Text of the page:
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finding 2.4 : key-message-2-4
Using bottom-up, inventory-based calculations, the Second State of the Carbon Cycle Report (SOCCR2) estimates that the average annual strength of the land-based carbon sink in North America was 606 Tg C per year (±75%) during the 2004 to 2013 time period, compared with the estimated 505 Tg C per year (±50%) in ca. 2003, as reported in the First State of the Carbon Cycle Report (CCSP 2007). There is apparent consistency in the two estimates, given their ranges of uncertainty, with SOCCR2 calculations including additional information on the continental carbon budget. However, large uncertainties remain in some components (very high confidence).
This finding is from chapter 2 of Second State of the Carbon Cycle Report (SOCCR2): A Sustained Assessment Report.
Description of evidence base: Key Finding 4 is supported by observational evidence from forest inventories in the United States (Woodall et al., 2015) and Canada (Stinson et al., 2011), atmospheric inverse modeling ensembles (see Ch. 8: Observations of Atmospheric Carbon Dioxide and Methane), terrestrial biosphere model ensembles (Huntzinger et al., 2012), and synthesis studies (Hayes et al., 2012; King et al., 2012, 2015). The U.S. forest sink is maintained because of the net accretion of forest land use in combination with continued forest growth (i.e., forests remaining forests; Woodall et al., 2015, 2016).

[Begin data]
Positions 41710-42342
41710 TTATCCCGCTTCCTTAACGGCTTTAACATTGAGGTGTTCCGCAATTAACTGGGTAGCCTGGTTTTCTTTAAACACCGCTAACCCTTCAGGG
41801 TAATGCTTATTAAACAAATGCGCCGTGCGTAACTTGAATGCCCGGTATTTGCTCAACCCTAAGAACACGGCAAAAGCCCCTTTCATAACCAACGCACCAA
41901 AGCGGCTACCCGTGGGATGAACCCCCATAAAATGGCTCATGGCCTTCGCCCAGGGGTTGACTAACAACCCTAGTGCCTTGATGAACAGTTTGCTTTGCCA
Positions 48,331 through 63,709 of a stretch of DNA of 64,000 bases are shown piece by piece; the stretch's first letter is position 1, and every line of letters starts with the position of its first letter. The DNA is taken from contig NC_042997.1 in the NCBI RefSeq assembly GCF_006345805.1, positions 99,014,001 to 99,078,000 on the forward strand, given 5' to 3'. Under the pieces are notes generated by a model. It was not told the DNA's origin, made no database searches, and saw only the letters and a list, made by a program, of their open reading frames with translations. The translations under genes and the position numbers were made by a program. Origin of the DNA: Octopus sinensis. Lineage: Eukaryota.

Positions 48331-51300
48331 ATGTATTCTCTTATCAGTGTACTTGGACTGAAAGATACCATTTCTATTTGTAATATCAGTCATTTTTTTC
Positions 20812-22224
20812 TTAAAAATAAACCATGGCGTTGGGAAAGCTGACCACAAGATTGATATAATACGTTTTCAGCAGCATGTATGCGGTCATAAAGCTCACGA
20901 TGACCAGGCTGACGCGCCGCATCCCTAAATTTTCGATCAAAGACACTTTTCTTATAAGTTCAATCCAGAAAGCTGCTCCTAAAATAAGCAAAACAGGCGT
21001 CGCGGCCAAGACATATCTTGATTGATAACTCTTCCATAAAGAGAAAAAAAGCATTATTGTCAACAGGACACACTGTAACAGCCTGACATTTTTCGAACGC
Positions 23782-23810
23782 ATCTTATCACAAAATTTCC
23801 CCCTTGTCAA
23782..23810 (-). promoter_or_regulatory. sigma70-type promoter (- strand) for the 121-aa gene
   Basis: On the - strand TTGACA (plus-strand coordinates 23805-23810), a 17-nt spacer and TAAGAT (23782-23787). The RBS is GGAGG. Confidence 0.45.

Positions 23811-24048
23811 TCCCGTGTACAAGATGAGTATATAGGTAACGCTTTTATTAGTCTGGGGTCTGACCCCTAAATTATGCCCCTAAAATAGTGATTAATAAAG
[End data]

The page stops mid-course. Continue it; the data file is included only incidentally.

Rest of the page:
New information and remaining uncertainties: Components of the North American carbon cycle measured as part of formal inventory programs, such as the forest and agricultural sectors, are estimated with a high level of certainty. However, other components potentially contribute significantly to the magnitude of the continental carbon sink (see Table 2.2). The largest of these comprises the net emissions from inland waters, which at the continental scale are poorly constrained (i.e., uncertainty is effectively 100% of the estimate). Also contributing substantially to the overall uncertainty are other important components of the land base in regions where measurement gaps exist over large areas, such as in Mexico and the remote northern areas of Canada and Alaska.
Assessment of confidence based on evidence: There is very high confidence that the North American land base has maintained an overall carbon sink over the past decade, with net carbon uptake and storage in the vegetation and soils of natural and managed ecosystems.
ProvenanceThis finding was derived from figure P.2: P.2. Likelihood and Confidence Evaluation
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